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"To the Editor":
Ideological Themes Expressed by
Individualist and Collectivist
Newspaper Letter Writers

Dennis R. Fox



Here's the abstract and table of contents of my dissertation, which I completed at Michigan State University for my doctorate in social psychology. It was a qualitative interview study--an effort to do the required empirical research, but in my own way, on topics of interest to me.

It took forever. Back in the early 1980s, qualitative research was still suspect. My dissertation committee was not too pleased, but they let me do it (partly, I think, out of deference to my dissertation chair, Charles Wrigley). I don't think I did it all that well, but I found it interesting enough to keep at it.

I never got it published, but I did present some of the material at a couple of conferences. One of the conference papers was placed in the ERIC database: "Personal Autonomy, Psychological Sense of Community, and Political Ideology." [ERIC Clearinghouse on Counseling and Personnel Services, Document Reproduction Service No. ED 266 398]

I did insert into the dissertation, as a separate chapter, my already-published article Psychology, Ideology, Utopia, and the Commons. It sort of fit.

My reluctance to spend my time on empirical research is not that I think empirical research is always useless, but that I don't think everyone needs to do it. In much of my other work since 1985 I've tried to raise issues in ways that time spent on mainstream research would have interfered with.


Debates over potential solutions to societal problems often mask differences in underlying assumptions about "natural" behaviors and "appropriate" values. This study examined the relationship between political ideologies and basic assumptions, in the hope of aiding the search for comprehensive solutions.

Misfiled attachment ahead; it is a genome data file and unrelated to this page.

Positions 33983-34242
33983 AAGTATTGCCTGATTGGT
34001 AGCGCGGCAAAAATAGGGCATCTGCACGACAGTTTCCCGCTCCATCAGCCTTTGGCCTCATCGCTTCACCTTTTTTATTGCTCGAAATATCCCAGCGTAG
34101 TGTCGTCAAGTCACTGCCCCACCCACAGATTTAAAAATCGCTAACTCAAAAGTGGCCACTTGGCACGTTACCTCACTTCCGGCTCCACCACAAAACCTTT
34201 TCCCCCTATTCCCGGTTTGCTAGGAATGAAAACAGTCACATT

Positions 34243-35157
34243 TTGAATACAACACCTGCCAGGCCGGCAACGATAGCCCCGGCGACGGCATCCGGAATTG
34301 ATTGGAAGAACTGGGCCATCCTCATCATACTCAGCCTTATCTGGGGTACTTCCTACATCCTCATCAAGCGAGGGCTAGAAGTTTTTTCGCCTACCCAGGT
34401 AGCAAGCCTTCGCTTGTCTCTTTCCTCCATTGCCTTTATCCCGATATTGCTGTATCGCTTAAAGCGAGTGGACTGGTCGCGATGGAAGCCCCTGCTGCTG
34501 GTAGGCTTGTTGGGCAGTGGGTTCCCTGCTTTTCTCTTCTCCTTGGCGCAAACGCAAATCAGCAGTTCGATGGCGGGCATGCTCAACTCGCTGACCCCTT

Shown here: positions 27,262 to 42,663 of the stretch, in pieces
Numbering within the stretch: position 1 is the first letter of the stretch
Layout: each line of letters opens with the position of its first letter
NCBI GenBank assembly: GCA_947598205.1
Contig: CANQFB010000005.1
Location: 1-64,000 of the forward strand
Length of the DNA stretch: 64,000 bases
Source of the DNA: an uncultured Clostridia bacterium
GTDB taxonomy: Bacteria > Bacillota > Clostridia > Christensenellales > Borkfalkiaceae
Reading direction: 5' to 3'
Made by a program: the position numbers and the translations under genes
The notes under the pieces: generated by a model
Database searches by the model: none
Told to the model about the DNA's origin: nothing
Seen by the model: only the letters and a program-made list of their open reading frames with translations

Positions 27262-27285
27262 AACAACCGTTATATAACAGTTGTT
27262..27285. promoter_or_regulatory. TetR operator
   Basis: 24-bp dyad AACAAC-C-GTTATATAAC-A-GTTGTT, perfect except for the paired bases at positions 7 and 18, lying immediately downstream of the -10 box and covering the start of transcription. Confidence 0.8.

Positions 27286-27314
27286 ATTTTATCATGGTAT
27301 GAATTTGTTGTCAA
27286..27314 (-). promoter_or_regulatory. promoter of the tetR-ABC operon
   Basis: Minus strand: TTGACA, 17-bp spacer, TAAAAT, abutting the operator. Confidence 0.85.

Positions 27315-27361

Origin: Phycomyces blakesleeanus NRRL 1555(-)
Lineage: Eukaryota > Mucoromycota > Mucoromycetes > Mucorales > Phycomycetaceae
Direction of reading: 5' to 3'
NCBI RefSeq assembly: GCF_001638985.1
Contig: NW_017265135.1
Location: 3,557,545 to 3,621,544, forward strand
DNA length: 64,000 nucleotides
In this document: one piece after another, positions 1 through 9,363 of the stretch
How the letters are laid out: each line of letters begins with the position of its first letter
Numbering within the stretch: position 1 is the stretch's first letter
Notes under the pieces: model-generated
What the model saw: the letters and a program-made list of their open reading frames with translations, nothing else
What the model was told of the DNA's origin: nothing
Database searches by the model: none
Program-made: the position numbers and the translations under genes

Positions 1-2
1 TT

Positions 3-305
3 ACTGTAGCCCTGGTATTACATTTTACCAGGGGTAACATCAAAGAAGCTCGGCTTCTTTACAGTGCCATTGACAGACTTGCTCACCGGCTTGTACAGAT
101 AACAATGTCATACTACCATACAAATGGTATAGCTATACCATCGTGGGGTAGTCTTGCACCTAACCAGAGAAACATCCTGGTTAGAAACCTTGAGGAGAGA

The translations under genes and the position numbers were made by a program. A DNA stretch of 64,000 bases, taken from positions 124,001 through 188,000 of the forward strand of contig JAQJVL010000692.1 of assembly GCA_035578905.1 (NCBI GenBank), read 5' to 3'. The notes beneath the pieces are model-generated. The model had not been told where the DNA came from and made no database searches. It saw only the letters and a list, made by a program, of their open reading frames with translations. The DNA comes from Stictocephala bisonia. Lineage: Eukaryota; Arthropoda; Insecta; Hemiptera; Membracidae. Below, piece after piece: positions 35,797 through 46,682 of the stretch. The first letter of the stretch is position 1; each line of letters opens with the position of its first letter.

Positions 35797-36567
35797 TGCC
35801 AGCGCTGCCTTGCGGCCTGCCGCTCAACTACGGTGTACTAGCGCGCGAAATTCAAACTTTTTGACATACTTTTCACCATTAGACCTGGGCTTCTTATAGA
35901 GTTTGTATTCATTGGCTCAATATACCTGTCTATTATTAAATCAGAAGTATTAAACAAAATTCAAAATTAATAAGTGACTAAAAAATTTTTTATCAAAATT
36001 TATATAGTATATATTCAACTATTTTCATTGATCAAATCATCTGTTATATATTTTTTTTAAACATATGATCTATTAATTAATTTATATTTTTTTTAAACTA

Seven men and three women (including undergraduates, graduate students, and nonstudents) who had written letters to newspapers from nonmainstream perspectives (ranging from right-wing libertarian to left-wing revolutionary communist) participated in three or four intensive, openended, semistructured interviews directed by a flexible interview guide. Each series of interviews, which ranged from four and a half to seven and a half hours, included such topics as perceptions of widespread problems, views of human nature and utopia, political ideologies, and personal goals. Participants were encouraged to raise topics important to them. The interviews were taped, transcribed, coded, and analyzed through a qualitative content analysis.

Five general themes were identified: the Difficulty of Political Self-Definition; the Importance of Looking at Issues in Context; the Rejection of Mainstream Assumptions; the Belief That the United States is a Sick Society; and the Desire to Influence Others. Three additional themes differentiated between two subgroups: Individualism versus Collectivism; Personal Consequences of the Sick Society (Personal Immunity versus Personal Susceptibility); and the Prospect of Technological Solutions (Technological Enthusiasm versus Technological Caution). Individualists and Collectivists were not diametric opposites; Individualists placed primary personal and political emphasis on values associated with personal autonomy, while Collectivists simultaneously emphasized both personal autonomy and a psychological sense of community. Although Individualists were generally more optimistic and enthusiastic than Collectivists, participants routinely displayed idiosyncratic patterns that require any categorization and generalization to be done cautiously.

Although this nonquantitative, nonexperimental approach goes against the grain of mainstream social-psychological research, a thematic content analysis allows increased understanding of the way the world looks to individuals. Such phenomenological understanding complements the traditional positivist emphasis on determining causality. Institutional change within the field of psychology is recommended so that studies using qualitative methods, as well as studies of important but controversial political topics, are more likely to be undertaken.

Table of Contents





A Tentative Two-Value Approach to Political Ideology

  • I High Autonomy--High Psychological Sense of Community
  • II High Autonomy--Low Psychological Sense of Community